We don’t have any scientific polls to back this up, but we feel pretty confident in the assertion that this time of year, pink cherry blossoms are the most photographed subject in Portland….and by “this time of year” we mean right now. If you want to catch peak blossoms in this city, late March to early April is most likely your window. We thought we’d share our some of our favorite cherry tree locations and give a bit of local cherry tree history. And as is often the case with history, the stories are often checkered and upsetting…even stories about pretty pink blossoms.
Japanese American Historical Plaza
The northern-most section of the Tom McCall Waterfront Park in downtown Portland is the most popular destination to see cherry trees in bloom. Certainly the most photographed. What you may not be aware of is that the stretch showcasing beautiful pink blossoms each Spring is designated as the Japanese American Historical Plaza.
Along with the showy Akebono cherry trees, the plaza features thirteen stones engraved with poetry and stories sharing the history of the Japanese immigrant experience, the unjust incarceration of the over 120,000 people of Japanese ancestry during World War II, and honors those who served in the U.S. Armed Forces while their families were in the camps.
The next time you visit, look for the stone at the center of the plaza which lists the ten internment camps. The base of this stone is surrounded by an irregular pattern of flagstones representing the broken dreams of the internees. A bronze plaque embedded in the last stone has excerpts from the Civil Liberties Act of 1988, including an apology for the unlawful imprisonment of people of Japanese ancestry, 2/3 of whom were American Citizens.
In 1988, the City of Portland decided to complete the north end of the Tom McCall Waterfront Park, which bordered Nihomachi, the area known as Japantown, on one side. Before World War II, this was where many Japanese and Japanese Americans lived and worked. Under the sponsorship of the Japanese American Citizens League, landscape architect Robert Murase had his designs approved for the plaza that locals and tourists have been enjoying since its dedication in 1990.
The Japanese American Museum of Oregon is currently closed but they have lots of great information on their website if you want to learn more about this part of Oregon’s past. You may want to add a visit to your bucket list once they are up and running again.
Albina District Cherry Trees
If you walk around North Portland in the early Spring, you can’t help but notice the quantity of mature flowering trees that line many residential streets in the area. But, the story behind how these particular trees came to beautify very specific areas of North Portland is one mired in racism and discrimination.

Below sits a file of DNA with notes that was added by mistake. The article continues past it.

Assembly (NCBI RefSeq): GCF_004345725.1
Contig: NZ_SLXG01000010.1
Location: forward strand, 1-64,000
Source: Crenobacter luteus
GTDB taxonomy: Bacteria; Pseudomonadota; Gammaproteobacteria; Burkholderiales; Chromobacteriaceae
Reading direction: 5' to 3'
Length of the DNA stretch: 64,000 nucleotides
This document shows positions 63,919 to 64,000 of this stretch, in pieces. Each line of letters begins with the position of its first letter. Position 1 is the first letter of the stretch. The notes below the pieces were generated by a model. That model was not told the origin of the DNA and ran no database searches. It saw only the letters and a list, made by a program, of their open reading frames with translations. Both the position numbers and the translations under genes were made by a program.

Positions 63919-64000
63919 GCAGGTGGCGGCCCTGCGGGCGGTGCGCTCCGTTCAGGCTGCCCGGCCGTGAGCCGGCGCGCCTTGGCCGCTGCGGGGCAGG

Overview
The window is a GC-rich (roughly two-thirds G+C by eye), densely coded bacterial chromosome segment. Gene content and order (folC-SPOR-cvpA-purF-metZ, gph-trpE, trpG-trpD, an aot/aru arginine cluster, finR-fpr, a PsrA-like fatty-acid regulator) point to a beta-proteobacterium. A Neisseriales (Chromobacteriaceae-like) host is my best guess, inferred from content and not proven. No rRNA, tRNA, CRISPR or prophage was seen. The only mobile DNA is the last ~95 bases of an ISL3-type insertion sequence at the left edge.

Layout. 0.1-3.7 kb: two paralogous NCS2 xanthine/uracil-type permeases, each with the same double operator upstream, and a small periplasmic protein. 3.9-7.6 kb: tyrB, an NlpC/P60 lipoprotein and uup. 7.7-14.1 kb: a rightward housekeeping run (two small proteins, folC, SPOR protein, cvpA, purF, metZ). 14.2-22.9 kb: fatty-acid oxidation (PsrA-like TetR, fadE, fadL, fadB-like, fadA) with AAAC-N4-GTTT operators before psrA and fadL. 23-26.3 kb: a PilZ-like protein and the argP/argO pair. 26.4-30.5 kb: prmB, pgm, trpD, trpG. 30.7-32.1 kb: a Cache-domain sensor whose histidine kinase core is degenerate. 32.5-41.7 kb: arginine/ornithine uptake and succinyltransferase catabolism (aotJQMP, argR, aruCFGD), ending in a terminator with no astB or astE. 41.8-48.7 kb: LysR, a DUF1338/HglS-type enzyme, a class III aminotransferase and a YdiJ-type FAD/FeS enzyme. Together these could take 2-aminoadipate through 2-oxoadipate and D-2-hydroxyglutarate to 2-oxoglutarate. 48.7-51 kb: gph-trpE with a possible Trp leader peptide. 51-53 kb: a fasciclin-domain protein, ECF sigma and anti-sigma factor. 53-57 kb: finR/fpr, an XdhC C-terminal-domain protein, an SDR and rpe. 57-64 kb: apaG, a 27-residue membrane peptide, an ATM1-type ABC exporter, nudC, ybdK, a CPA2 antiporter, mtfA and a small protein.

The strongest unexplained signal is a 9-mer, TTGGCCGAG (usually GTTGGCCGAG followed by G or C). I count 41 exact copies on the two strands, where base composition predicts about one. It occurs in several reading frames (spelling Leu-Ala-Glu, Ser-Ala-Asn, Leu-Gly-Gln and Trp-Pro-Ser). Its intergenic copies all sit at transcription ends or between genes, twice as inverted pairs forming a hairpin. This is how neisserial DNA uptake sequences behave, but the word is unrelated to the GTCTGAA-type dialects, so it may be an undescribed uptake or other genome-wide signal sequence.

After the Vanport Flood displaced many African Americans residents, those who remained in Portland faced discriminatory real-estate zoning known as “redlining”, an embarrassing blight on our own industry. Redlining effectively restricted African Americans to live in the the Albina District which includes the Boise, Eliot, King, Sabin, Overlook, Piedmont, and Humboldt neighborhoods. In 1960, with legacy of housing discrimination still evident, nearly four out of every five black Portlanders lived in Albina. Urban development projects, like Memorial Coliseum and Emanuel Hospital further displaced significant numbers of residents and black owned businesses. During this period, while much of the city celebrated relative affluence, members of Albina’s black community were experiencing poverty and city disinvestment in their neighborhoods.
In 1961, local black leaders organized as the Albina Neighborhood Improvements Committee and obtained $1 million in federal funds to revitalize their neighborhoods. The Albina Tree Planting Program was part of the larger revitalization project and began planting trees in 1962. The program had the goals of beautifying the area and fostering a deeper sense of place.
Throughout the twelve years of the program, leaders favored planting the Kwanzan flowering cherry, which is why we see so many of these beautiful pink blossomed trees today. It’s fair to guess that most mature flowering cherries you might see in the Albina District were planted as part of the Albina Tree Planting Program. The program also planted other species including: Incense Cedar, Japanese Maples, Dogwood, and Tulip trees, which are also still in abundance around North Portland.
One small note, many of the trees planted back in the 1960s have far outgrown their planting strips and are either dying or have created sidewalk hazards, thus are coming to the end of their life spans. A number of these historic trees have been or will be replaced. So, take in the pink splendor while you can, and keep in mind where they came from and why.
Digging into history is something else, isn’t it? Perhaps, from here on out when Portland’s cherry trees start to blossom, it can serve as a reminder that we can all do better for our neighbors, communities, and city.